More than 300 people have reportedly been killed after an earthquake of 7.5 magnitude struck Afghanistan, with the effects felt hundreds of miles away.
The US Geological Survey put the epicentre south of Feyzabad in northern Afghanistan – but witnesses said the impact was felt as far away as New Delhi, Islamabad and Lahore.
Afghan Chief Executive Abdullah Abdullah said in a tweet that the earthquake was “the strongest one felt in recent decades”.
In the Afghan city of Taloqan, 12 schoolgirls were reportedly killed in a stampede while trying to escape from shaking buildings.
At least 33 people have died in Afghanistan and 228 in Pakistan, according to officials in each country. The Indian-controlled Kashmir region reported two deaths.
Pakistan military spokesman General Asim Bajwa said nearly 1,000 were injured.
The remote location of the epicentre, part of the Hindu Kush near the Tajikistan and Pakistan borders, could be a blessing – though it also means the exact number of casualties may take days to emerge as communications are poor.
People in Pakistan immediately took to Twitter to describe what they experienced.
@CricketRebel said: “Just felt earthquake in #lahore, whole house shook for 10 seconds or more. It was by far the most terrifying quake I have felt. #Pakistan.”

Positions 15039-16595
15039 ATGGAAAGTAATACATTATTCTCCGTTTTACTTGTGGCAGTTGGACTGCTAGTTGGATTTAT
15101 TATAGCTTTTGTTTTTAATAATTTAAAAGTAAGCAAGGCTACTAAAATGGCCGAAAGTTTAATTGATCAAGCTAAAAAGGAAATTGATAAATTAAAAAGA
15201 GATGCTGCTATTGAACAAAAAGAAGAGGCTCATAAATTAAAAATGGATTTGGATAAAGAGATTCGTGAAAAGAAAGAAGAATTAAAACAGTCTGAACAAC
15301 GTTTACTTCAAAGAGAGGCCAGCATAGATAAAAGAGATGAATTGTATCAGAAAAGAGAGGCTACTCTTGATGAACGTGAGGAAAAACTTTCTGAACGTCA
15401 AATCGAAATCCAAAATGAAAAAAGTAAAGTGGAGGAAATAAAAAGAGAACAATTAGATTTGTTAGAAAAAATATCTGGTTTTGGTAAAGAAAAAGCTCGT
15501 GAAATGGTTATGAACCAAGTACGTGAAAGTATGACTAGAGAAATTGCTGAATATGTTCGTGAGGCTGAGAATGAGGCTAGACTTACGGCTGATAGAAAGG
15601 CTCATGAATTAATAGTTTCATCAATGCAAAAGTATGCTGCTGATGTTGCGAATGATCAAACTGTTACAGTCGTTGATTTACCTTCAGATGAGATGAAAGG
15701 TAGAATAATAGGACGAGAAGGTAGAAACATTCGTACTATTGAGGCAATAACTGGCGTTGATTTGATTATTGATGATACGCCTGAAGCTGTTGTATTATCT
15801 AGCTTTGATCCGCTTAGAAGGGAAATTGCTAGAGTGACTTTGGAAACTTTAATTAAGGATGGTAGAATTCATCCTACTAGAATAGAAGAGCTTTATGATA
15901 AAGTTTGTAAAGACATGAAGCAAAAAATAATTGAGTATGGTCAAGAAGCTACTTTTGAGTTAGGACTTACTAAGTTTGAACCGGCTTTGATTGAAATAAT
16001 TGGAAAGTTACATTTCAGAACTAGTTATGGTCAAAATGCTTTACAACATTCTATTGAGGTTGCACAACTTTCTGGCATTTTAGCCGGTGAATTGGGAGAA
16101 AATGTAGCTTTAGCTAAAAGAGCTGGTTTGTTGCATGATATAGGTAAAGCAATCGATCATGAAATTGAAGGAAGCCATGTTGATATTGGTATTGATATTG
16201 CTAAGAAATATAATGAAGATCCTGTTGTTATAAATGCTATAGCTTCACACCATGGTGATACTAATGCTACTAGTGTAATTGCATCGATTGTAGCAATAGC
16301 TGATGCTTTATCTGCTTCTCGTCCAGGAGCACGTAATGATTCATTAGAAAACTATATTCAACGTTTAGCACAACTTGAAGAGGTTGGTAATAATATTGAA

Saad Hamid in Islamabad told Sky News: “[I’m] really concerned about the homes and the families of people in the north.
“Islamabad is clearly in panic as most roads are jammed due to traffic rush to homes after the earthquake.”
Journalist Gul Hammad Farooqi, from the northern Pakistani area of Chitral, said his house had collapsed.
“I was thrown from one side of the road to the other by the strength of the earthquake,” he said. ” I’ve never experienced anything like it.
“There is a great deal of destruction here, and my house has collapsed, but thankfully my children and I escaped.”
The Times of India reported that strong tremors were felt across New Delhi and the national capital region at about 2.45pm local time (9.15am UK time).
Residents in Kashmir, where electricity and phone lines are apparently down, told ANI news that it was “terrifying”.
Sky’s India Producer Neville Lazarus said: “We rushed out of our building and went down for some time. As soon as we did we saw the whole street full of people.
“It was quite a scary sort of a moment because of what happened six months ago in Nepal.
“In 2005, Pakistan experienced something almost on the same parallel as this one. An estimate is that 60,000 people died in that earthquake.”